My husband is a clean freak (I’ll just put that out there first), but I think he’s taking it too far with his truck. When I called him on the fact that he washes and shines that thing up every week, he came up with some song and dance about how he has to get the brake dust off his wheels or they’ll get ruined. Now, I know he’s all about those fancy wheels, but is he full of it? Is this just another way to justify his OCD behavior?
Meditating on Medication in Memphis
I can’t say if your husband is really full of it on a day-to-day basis, but in the case of brake dust on wheels, he’s got a valid point. Here’s how it works: When you apply the brakes in your vehicle, metal debris breaks off the pads. Now, we’re talking about dust here, not big chunks of break pads, so don’t get excited. It only makes sense that a good bit of that dust is going to stick to your wheels, right? That leads us to your question: Does this actually harm the wheels or is your husband making stuff up?
He’s not making stuff up. If you don’t wash your car and you leave break dust to sit on your wheels, yes, there can be damage. Break dust is corrosive and will harm the wheels, especially if the wheel gets wet, because when the dust gets moist, the acids that result can etch your wheel. So, yes, keeping our wheels clean is a good idea for everyone, but if I were your husband, and I’d made an investment in some “fancy wheels,” as you call them, I’d be taking extra care, too.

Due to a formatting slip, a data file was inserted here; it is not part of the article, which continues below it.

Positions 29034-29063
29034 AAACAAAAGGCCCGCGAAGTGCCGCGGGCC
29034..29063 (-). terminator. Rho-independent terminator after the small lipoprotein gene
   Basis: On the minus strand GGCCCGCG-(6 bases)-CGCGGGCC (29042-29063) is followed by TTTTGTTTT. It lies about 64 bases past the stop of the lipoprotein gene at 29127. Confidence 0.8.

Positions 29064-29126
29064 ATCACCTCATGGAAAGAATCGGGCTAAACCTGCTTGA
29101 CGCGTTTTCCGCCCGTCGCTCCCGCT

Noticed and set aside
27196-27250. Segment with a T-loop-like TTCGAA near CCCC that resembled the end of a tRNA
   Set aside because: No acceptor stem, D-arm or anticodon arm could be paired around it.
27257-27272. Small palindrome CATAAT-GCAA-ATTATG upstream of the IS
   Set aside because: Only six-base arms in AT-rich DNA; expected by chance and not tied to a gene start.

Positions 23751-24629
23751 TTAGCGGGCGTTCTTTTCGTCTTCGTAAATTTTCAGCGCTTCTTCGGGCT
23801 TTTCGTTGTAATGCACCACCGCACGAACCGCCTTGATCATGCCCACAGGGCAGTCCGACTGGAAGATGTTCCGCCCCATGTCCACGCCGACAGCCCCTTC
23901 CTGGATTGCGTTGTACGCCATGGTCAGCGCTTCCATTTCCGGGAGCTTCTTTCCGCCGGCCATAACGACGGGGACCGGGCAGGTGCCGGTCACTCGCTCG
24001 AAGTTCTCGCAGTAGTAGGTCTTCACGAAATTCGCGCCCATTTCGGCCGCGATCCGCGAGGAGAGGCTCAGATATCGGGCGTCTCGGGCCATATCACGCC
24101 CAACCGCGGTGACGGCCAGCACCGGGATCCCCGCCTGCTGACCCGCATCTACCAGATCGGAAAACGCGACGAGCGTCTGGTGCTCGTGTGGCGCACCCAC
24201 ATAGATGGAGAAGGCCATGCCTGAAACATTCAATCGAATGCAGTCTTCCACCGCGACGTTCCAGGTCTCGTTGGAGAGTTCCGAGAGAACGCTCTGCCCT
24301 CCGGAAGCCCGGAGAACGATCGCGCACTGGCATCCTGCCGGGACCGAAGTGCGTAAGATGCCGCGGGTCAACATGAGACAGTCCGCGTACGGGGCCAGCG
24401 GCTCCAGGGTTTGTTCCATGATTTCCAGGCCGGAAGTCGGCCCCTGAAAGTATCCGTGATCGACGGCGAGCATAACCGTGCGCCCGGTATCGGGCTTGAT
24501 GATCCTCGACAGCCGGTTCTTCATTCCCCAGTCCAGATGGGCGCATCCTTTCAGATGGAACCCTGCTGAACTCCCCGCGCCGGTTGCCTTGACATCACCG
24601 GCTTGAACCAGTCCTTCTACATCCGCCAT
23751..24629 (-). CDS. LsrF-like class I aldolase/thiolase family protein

How about this: I’ll give you some cleaning tips that you can use to either a.) impress him with your knowledge, b.) create some bonding OCD time by helping him clean, or c.) all of the above. Here’s what you do:
1.) Use a mild soap and water solution to clean your wheels. Never use tar or bug remover or acid-based cleaners because they may permanently damage or discolor your wheels. Acid-based cleaners can save your arms because they loosen things up and make cleaning easier, but to be safe, put some elbow grease into it, instead. Look at it as a workout; you’re burning calories, right? Also, keep your SOS pads in the house! Never use abrasive pads, steel wool or polishing compounds to clean your wheels.
2.) Wax those babies periodically to protect them and make them easier to clean. A word to the wise: Do not apply wax to a hot wheel—it might cause discoloration.
3.) Beware the car wash. I know–I love to drive through and forget it but take caution. Some car washes use acid-based cleaners either before or during the wash to make cleaning easier. Car washes sometimes use stiff brushes for wheels and tires, as well, and that’s a no-no. Use a sponge, soft brush or rag to clean your wheels.
4.) Save the steam cleaning for your carpet. Steam-cleaning wheels can dull the paint or clear-coat finish.
5.) If you do use an acid-based spray-on cleaner, do not let it dry on the wheels. Be advised that many wheels have been eaten up and the finish damaged permanently by acid-based cleaners left on the wheel too long. Actually, don’t let any cleaners dry on your wheels! Wash one wheel at a time and remember: Spray, scrub, rinse!
We sell a lot of wheels here at RNR (it’s one of our specialties!), so we feel pretty confident giving tips on proper wheel maintenance. Hope this helps you, Ms. Meditating. Maybe wheel scrubbing could become together-time? If not, let him scrub while you go shopping.
P.S. If your husband feels the need to show his wheels off, tell him to stop by. We love to ooh and aah over a shiny set of wheels.:)